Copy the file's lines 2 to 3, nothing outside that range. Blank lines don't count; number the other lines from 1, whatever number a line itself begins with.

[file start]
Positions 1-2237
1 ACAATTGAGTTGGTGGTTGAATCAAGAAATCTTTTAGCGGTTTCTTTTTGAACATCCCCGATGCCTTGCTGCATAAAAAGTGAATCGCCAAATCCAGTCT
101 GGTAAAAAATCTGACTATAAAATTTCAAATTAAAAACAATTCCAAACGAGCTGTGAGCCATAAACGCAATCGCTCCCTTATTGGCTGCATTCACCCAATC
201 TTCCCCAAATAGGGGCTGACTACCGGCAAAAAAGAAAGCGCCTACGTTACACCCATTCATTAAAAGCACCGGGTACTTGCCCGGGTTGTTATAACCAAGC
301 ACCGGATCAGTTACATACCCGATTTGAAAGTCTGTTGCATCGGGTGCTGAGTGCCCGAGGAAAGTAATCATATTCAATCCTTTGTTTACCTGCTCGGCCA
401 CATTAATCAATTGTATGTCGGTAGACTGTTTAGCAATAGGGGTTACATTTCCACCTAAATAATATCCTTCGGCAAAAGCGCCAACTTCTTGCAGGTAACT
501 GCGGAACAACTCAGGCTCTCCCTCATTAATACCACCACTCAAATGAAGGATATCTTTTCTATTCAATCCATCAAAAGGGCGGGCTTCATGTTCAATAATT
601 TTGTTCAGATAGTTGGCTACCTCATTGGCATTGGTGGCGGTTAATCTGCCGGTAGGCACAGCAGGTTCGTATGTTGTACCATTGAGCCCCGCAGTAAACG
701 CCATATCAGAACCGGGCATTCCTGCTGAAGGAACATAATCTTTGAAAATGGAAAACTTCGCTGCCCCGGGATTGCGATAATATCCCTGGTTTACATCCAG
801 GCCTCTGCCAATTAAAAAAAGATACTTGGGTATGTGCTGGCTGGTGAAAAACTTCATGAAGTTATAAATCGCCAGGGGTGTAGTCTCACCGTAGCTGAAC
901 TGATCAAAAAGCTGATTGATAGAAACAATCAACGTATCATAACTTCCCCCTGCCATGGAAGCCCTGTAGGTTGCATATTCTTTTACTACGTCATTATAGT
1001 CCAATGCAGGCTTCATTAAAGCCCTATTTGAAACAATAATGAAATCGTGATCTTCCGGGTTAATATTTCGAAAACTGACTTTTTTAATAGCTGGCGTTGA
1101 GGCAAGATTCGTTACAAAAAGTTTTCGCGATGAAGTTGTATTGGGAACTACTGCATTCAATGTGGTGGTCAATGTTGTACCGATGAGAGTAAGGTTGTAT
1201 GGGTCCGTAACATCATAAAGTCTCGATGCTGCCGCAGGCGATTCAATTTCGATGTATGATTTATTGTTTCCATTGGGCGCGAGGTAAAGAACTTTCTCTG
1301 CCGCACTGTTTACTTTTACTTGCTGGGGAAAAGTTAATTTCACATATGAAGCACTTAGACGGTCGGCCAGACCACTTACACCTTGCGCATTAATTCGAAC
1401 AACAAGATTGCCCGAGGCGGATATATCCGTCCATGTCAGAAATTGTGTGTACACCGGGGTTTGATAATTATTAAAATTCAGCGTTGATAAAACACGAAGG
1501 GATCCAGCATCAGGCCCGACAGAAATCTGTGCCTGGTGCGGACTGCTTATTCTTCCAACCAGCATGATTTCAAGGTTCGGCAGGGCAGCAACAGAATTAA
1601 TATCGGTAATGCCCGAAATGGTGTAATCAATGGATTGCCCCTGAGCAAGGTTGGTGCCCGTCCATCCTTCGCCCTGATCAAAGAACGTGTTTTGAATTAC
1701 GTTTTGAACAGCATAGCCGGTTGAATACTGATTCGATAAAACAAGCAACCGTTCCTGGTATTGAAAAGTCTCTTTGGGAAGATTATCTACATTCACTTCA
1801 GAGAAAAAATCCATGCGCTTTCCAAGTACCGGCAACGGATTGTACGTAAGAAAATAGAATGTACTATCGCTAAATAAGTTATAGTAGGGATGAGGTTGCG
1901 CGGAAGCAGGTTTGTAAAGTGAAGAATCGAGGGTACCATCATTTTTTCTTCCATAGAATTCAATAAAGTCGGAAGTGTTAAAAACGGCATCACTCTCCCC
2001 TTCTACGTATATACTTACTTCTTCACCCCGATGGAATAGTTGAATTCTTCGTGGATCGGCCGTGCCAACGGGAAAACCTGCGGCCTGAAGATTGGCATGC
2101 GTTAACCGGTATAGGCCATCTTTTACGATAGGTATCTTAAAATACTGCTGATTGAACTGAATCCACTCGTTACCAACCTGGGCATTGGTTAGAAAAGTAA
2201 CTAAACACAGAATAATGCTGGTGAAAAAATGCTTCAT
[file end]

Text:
1 ACAATTGAGTTGGTGGTTGAATCAAGAAATCTTTTAGCGGTTTCTTTTTGAACATCCCCGATGCCTTGCTGCATAAAAAGTGAATCGCCAAATCCAGTCT
101 GGTAAAAAATCTGACTATAAAATTTCAAATTAAAAACAATTCCAAACGAGCTGTGAGCCATAAACGCAATCGCTCCCTTATTGGCTGCATTCACCCAATC